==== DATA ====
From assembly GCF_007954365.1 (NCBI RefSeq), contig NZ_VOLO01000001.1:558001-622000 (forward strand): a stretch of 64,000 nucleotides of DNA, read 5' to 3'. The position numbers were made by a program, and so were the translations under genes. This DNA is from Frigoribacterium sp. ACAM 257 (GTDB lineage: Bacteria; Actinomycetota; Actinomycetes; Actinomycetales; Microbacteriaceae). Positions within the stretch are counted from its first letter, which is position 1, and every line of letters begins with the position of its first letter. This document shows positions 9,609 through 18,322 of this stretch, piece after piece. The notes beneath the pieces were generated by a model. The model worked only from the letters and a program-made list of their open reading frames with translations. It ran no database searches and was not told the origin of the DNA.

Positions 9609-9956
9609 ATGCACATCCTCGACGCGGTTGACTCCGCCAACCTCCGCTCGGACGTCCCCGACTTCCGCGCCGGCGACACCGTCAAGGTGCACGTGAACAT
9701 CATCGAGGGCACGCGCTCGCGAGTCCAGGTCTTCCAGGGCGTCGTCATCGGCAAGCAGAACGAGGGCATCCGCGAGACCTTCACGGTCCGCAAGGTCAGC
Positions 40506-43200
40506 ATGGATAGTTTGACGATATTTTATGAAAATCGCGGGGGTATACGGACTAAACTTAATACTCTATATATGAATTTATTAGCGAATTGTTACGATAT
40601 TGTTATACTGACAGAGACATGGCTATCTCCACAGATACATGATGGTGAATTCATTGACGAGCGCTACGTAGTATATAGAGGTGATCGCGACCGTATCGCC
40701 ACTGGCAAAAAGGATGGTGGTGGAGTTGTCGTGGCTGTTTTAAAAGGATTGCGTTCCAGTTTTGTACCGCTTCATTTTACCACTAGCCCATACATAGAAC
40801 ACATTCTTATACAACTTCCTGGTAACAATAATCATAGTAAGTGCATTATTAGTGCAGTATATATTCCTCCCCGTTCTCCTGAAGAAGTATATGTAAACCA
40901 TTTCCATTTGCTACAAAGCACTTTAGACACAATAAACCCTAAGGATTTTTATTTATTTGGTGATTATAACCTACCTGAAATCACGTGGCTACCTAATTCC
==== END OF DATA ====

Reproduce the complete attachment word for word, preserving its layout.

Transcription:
From assembly GCF_007954365.1 (NCBI RefSeq), contig NZ_VOLO01000001.1:558001-622000 (forward strand): a stretch of 64,000 nucleotides of DNA, read 5' to 3'. The position numbers were made by a program, and so were the translations under genes. This DNA is from Frigoribacterium sp. ACAM 257 (GTDB lineage: Bacteria; Actinomycetota; Actinomycetes; Actinomycetales; Microbacteriaceae). Positions within the stretch are counted from its first letter, which is position 1, and every line of letters begins with the position of its first letter. This document shows positions 9,609 through 18,322 of this stretch, piece after piece. The notes beneath the pieces were generated by a model. The model worked only from the letters and a program-made list of their open reading frames with translations. It ran no database searches and was not told the origin of the DNA.

Positions 9609-9956
9609 ATGCACATCCTCGACGCGGTTGACTCCGCCAACCTCCGCTCGGACGTCCCCGACTTCCGCGCCGGCGACACCGTCAAGGTGCACGTGAACAT
9701 CATCGAGGGCACGCGCTCGCGAGTCCAGGTCTTCCAGGGCGTCGTCATCGGCAAGCAGAACGAGGGCATCCGCGAGACCTTCACGGTCCGCAAGGTCAGC
Positions 40506-43200
40506 ATGGATAGTTTGACGATATTTTATGAAAATCGCGGGGGTATACGGACTAAACTTAATACTCTATATATGAATTTATTAGCGAATTGTTACGATAT
40601 TGTTATACTGACAGAGACATGGCTATCTCCACAGATACATGATGGTGAATTCATTGACGAGCGCTACGTAGTATATAGAGGTGATCGCGACCGTATCGCC
40701 ACTGGCAAAAAGGATGGTGGTGGAGTTGTCGTGGCTGTTTTAAAAGGATTGCGTTCCAGTTTTGTACCGCTTCATTTTACCACTAGCCCATACATAGAAC
40801 ACATTCTTATACAACTTCCTGGTAACAATAATCATAGTAAGTGCATTATTAGTGCAGTATATATTCCTCCCCGTTCTCCTGAAGAAGTATATGTAAACCA
40901 TTTCCATTTGCTACAAAGCACTTTAGACACAATAAACCCTAAGGATTTTTATTTATTTGGTGATTATAACCTACCTGAAATCACGTGGCTACCTAATTCC